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The data worehouse ETL Toolkit - Kimpball R.

Kimpball R., Caserta J. The data worehouse ETL Toolkit - John Wiley & Sons, 2005. - 526 p.
SBN: 0-764-57923-1
Download (direct link): thedatawarehouse2005.pdf
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26 Chapter 1
Logically, both approaches advocate a consistent set of definitions that rationalize the different data sources scattered around the organization. In the case of the DW Bus, the consistent set of definitions takes the form of conformed dimensions and conformed facts. With the EDW approach, the consistency seems much more amorphous. You must take it on faith that if you have a single, highly normalized ER model of all the enterprise's information, you then know how to administer hundreds or thousands of tables consistently. But, overlooking this lack of precision, one might argue that the two approaches are in agreement up to this point. Both approaches strive to apply a unifying coherence to all the distributed data sources.
Even if we have a tenuous agreement that both approaches have the same goal of creating a consistent representation of an organization's data, as soon as you move into physical design and deployment issues, the differences between the EDW and the DW Bus become really glaring.
Conformed dimensions and conformed facts take on specific forms in the DW Bus architecture. Conformed dimensions have common fields, and the respective domains of the values in these fields are the same. That guarantees that you can perform separate queries on remote fact tables connected to these dimensions and you will be able to merge the columns into a final result. This is, of course, drill across. We have written extensively on the steps required to administer conformed dimensions and conformed facts in a distributed data warehouse environment. We have never seen a comparable set of specific guidelines for the EDW approach. We find that interesting because even in a physically centralized EDW, you have to store data in physically distinct table spaces, and that necessitates going through the same logic as the replication of conformed dimensions. But we have never seen systematic procedures described by EDW advocates for doing this. Which tables do you synchronously replicate between table spaces and when? The DW Bus procedures describe this in great detail.
The denormalized nature of the dimensions in the DW Bus design allows us to administer the natural time variance of a dimension in a predictable way (SCD types 1, 2, and 3). Again, in the highly normalized EDW world, we have not seen a comparable description of how to build and administer the equivalent of slowly changing dimensions. But it would seem to require copious use of time stamps on all the entities, together with a lot more key administration than the dimensional approach requires. By the way, the surrogate key approach we have described for administering SCDs actually has nothing to do with dimensional modeling. In an EDW, the root table of a normalized, snowflaked dimension would have to undergo exactly the same key administration (using either a surrogate key or a natural key plus a date) with the same number of repeated records if it tracked the same slowly changing time variance as the DW Bus version.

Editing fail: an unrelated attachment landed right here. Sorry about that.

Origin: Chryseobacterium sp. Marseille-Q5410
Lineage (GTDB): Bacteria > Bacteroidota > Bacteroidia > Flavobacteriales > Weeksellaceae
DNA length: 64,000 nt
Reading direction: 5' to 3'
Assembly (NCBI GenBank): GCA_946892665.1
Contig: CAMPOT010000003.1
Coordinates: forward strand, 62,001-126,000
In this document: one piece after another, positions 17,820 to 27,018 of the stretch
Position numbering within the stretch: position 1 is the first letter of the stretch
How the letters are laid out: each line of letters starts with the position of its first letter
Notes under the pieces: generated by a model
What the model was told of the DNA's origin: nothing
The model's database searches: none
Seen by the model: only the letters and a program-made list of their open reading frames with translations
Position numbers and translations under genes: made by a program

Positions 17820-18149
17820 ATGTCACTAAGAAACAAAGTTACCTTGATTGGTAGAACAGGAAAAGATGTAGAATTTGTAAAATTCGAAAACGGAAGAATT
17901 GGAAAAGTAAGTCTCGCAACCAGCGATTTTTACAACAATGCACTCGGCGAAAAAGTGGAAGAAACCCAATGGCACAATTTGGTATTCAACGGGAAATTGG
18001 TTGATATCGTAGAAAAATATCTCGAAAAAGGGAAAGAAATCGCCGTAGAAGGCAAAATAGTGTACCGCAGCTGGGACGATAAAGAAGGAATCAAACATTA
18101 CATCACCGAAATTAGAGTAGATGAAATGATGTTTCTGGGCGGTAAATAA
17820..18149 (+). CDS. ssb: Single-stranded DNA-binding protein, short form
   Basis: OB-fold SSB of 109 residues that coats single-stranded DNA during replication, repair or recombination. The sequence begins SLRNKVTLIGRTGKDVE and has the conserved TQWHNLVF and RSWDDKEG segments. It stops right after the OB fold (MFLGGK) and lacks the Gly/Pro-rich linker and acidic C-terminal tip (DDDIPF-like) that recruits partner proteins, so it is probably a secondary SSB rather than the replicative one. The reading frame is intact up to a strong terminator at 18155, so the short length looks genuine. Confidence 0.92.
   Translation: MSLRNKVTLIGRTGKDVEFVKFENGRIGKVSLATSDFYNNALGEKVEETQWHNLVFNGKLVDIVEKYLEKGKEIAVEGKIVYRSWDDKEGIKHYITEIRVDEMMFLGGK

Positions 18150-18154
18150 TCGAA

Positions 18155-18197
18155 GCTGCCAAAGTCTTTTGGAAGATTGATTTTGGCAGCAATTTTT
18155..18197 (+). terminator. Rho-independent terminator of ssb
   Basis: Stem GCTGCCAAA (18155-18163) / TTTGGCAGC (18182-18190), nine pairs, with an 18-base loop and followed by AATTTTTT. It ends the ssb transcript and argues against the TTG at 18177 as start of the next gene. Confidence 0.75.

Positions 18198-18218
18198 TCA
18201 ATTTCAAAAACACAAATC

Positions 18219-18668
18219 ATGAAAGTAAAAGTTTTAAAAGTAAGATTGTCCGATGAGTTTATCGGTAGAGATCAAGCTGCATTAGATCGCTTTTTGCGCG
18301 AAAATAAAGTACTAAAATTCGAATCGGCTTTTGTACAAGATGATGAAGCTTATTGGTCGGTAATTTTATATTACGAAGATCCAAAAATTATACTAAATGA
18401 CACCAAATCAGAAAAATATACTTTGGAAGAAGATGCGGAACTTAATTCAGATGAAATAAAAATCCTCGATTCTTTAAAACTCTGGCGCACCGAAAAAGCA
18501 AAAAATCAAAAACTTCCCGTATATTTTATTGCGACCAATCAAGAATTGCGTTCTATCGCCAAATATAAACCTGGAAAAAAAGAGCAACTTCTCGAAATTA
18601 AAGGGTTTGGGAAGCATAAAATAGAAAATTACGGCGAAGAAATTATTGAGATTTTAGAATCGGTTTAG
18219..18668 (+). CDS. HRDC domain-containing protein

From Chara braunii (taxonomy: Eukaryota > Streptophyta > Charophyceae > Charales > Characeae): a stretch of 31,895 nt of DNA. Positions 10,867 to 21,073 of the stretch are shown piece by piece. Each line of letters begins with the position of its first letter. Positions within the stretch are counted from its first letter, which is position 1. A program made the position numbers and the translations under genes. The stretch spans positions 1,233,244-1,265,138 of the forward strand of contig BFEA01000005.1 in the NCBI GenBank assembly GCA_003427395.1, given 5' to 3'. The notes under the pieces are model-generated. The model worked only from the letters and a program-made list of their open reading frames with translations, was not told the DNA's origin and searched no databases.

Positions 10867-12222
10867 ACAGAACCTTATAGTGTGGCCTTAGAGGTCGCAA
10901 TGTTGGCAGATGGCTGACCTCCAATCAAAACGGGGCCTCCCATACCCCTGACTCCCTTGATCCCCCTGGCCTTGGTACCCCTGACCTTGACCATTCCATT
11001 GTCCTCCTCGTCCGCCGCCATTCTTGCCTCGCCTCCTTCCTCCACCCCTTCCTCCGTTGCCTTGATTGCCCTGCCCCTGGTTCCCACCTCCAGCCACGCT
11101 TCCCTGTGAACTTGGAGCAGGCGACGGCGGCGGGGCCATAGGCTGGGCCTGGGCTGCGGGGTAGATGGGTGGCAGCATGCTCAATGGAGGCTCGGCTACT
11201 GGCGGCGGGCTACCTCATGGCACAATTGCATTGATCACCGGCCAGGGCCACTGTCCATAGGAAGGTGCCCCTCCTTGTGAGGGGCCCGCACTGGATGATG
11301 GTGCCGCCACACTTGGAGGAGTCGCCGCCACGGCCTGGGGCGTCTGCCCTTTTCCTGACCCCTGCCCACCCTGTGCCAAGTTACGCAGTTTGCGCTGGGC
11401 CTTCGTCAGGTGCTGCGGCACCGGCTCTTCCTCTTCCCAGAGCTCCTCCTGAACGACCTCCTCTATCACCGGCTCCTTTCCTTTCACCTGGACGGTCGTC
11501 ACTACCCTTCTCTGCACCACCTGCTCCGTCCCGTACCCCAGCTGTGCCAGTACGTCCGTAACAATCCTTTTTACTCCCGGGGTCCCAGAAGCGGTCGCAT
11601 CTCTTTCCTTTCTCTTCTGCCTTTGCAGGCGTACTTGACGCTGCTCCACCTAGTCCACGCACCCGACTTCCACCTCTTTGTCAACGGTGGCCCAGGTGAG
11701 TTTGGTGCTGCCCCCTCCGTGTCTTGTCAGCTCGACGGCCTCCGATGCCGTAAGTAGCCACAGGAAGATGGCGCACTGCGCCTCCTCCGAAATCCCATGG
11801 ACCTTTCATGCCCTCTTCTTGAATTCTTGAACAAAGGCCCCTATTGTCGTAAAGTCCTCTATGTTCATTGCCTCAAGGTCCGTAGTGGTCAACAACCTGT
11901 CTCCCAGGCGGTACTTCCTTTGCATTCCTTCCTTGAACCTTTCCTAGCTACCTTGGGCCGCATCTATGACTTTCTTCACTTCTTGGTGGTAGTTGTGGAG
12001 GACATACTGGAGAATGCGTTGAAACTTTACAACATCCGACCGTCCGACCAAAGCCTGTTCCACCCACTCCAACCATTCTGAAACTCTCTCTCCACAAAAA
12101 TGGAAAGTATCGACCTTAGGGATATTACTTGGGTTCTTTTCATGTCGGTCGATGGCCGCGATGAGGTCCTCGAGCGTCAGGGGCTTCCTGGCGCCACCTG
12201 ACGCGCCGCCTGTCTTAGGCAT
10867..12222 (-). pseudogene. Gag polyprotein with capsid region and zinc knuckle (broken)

Surrounding the Requirements 27
The denormalized nature of dimensions in the DW Bus design allows a systematic approach to defining aggregates, the single most powerful and cost effective way to increase the performance of a large data warehouse. The science of dimensional aggregation techniques is intimately linked to the use of conformed dimensions. The shrunken dimensions of an aggregate fact table are perfectly conformed subsets of the base dimensions in the DW Bus architecture. The EDW approach, again, has no systematic and documented approach for handling aggregates in the normalized environment or giving guidance to query tools and report writers for how to use aggregates. This issue interacts with drilling down, described in a moment.
Most important, a key assumption built into most EDW architectures is that the centralized data warehouse releases data marts. These data marts are often described as built to answer a business question, as described in the previous subsection on data-mart definitions. A final, unworkable assumption of the EDW is that if the user wants to ask a precise question involving atomic data, he or she must leave the aggregated dimensional data mart and descend into the 3NF atomic data located in the back room. EVERYTHING is wrong with this view in our opinion. All of the leverage we developed in the DW Bus is defeated by this two level architecture: drilling down through conformed dimensions to atomic data; uniform encoding of slowly changing dimensions; the use of performance-enhancing aggregates; and the sanctity of keeping the back room data-staging area off limits to query services.
Resolving Architectural Conflict: The Hybrid Bus Approach
Is it possible to reconcile the two architectural approaches? We think so. Throughout this book, we support the judicious use of normalized data structures for data cleaning. A really dirty data source benefits from the discipline of enforcing the many-to-1 relationships brought to the surface by the process of normalization. THEN we urge the ETL team to convert any such normalized structures into simple dimensional structures for the conforming and final handoff steps. This includes the atomic base layer of data. At this point, an IT organization that has already invested in normalized physical structures can leverage that investment. We can call this the Hybrid Bus Approach.
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